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Now, ISRO sets eyes on Aditya L-1, Gaganyaan

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Apr 9, 2023
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The successful landing of India’s third lunar spacecraft, Chandrayaan-3, is only the beginning of India’s space missions. Repeating the words of Prime Minister Narendra Modi, Indian Space Research Organisation (Isro) head, S Somanath, said on Wednesday that the “golden era” of India’s space programme has only begun.

Somanath said that while the focus of the space agency over the last few months has been to ensure the success of Chandrayaan-3, Isro is also working on some other big-ticket projects that are lined up for the coming months. He added that with this mission, India has cemented its name as a worthy player in the global space industry.

“Going to the moon and making a soft landing is a tough mission. It is very difficult for any nation, even with the most sophisticated technology, to achieve this, but we have done it in just two missions. The first mission had a narrow miss and now we have achieved it so perfectly,” he said.

He said that this mission will give the space agency confidence to explore the vastness of space to a greater degree, and that for the next three months, Isro has its hands full with missions

Aditya L-1
“We have some big missions that are lined up. After Chandrayaan-3, we will immediately be taking up Aditya-L1 project, which is our sun mission...It has already been integrated and has been moved to Sriharikota and maybe today or tomorrow the rocket will also be integrated,” Somanath said, adding that the launch of India’s first sun mission is being planned for early September.

Aditya-L1 is India’s first dedicated scientific mission to study the sun. Earlier, this mission was conceived as Aditya-1 with a 400 kg class satellite carrying one payload, the Visible Emission Line Coronagraph VELC, and was planned to be launched in an 800 km low earth orbit.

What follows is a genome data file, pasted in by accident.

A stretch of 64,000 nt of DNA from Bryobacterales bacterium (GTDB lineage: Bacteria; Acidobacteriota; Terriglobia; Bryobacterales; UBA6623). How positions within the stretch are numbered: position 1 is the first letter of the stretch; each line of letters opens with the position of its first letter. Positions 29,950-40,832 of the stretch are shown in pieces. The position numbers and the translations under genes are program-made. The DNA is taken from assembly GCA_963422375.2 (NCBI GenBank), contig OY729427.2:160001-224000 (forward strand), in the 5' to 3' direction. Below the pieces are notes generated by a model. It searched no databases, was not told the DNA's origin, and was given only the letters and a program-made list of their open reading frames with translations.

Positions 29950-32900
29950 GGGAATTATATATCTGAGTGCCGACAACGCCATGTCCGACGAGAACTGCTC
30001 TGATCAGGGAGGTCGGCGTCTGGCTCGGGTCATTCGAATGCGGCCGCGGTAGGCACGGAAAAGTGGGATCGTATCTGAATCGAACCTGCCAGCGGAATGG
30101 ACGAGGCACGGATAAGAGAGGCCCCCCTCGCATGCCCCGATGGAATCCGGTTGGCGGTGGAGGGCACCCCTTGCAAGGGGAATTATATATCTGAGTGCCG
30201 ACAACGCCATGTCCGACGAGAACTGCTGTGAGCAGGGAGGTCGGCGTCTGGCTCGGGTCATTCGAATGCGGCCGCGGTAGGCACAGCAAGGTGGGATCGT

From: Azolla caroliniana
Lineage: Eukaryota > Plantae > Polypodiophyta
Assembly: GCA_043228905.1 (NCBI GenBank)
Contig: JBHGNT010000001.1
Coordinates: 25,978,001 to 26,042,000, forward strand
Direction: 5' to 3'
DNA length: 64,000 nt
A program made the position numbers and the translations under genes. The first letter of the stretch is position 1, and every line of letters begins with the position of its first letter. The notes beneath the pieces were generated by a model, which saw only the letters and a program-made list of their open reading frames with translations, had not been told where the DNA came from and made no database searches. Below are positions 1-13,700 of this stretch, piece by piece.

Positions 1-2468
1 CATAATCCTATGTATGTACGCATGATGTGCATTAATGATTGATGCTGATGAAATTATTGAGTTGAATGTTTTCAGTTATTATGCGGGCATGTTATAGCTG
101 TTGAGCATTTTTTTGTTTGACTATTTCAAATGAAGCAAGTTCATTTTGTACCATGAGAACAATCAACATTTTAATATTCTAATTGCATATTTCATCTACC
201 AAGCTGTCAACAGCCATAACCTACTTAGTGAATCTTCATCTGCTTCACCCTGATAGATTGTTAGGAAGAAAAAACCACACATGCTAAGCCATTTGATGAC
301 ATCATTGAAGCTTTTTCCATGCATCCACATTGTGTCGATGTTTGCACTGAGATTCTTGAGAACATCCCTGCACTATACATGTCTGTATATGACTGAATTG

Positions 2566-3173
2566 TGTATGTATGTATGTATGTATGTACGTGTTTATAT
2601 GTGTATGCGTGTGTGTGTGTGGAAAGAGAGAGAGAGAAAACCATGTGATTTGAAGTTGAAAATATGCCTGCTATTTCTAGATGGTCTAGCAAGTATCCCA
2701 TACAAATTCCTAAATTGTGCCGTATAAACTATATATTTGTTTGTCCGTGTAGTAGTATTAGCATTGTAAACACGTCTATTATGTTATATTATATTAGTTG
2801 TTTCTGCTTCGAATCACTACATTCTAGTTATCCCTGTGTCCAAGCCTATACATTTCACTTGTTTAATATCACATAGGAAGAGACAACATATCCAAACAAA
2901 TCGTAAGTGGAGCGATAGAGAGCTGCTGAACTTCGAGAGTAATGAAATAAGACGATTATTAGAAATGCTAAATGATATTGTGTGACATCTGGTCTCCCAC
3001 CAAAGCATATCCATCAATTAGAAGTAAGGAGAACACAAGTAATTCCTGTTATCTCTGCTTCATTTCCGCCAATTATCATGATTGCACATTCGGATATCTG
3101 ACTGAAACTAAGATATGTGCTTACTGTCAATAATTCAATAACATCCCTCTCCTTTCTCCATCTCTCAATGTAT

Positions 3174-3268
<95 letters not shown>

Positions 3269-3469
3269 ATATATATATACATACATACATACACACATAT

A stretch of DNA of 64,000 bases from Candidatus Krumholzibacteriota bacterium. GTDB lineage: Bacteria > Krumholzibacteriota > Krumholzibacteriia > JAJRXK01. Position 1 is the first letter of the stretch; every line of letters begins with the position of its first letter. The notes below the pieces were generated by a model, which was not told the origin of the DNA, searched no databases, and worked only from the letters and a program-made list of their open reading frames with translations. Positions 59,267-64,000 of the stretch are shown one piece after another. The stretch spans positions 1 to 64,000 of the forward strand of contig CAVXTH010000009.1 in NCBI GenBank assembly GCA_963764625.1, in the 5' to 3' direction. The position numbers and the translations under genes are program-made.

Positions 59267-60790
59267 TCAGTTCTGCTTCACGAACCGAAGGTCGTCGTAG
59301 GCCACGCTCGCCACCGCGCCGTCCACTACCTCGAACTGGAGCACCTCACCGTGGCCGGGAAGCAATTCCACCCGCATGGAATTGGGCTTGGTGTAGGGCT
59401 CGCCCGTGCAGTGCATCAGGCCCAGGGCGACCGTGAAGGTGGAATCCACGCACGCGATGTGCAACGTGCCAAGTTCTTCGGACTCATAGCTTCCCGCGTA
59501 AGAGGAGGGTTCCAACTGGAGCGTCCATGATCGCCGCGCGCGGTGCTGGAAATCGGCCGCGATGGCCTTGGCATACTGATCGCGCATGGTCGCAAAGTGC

However, since a satellite placed in the halo orbit around the first Lagrangian Point (L1) of the sun-earth system has the major advantage of continuously viewing the sun without any occultation/eclipses, the Aditya-1 mission was renamed as Aditya-L1 mission, which will be inserted in a halo orbit around the L1—1.5 million km from the earth towards the sun.

Isro scientists said that the instruments of Aditya-L1 are tuned to observe the solar atmosphere, mainly the chromosphere and corona. In-situ instruments will observe the local environment at L1.

“The spacecraft carries seven payloads to observe the photosphere, chromosphere and the outermost layers of the sun (the corona) using electromagnetic and particle and magnetic field detectors. Using the special vantage point L1, four payloads directly view the sun, and the remaining three payloads carry out in-situ studies of particles and fields at the Lagrange point L1, thus providing important scientific studies of the propagatory effect of solar dynamics in the interplanetary medium,” Isro’s latest mission document said.

“The suits of Aditya-L1 payloads are expected to provide most crucial information to understand the problem of coronal heating, coronal mass ejection, pre-flare and flare activities and their characteristics, dynamics of space weather, propagation of particle and fields.”

Gaganyaan abort mission demonstration
The space agency also announced that the next in line would be a key aspect of India’s first human spaceflight mission, Gaganyaan.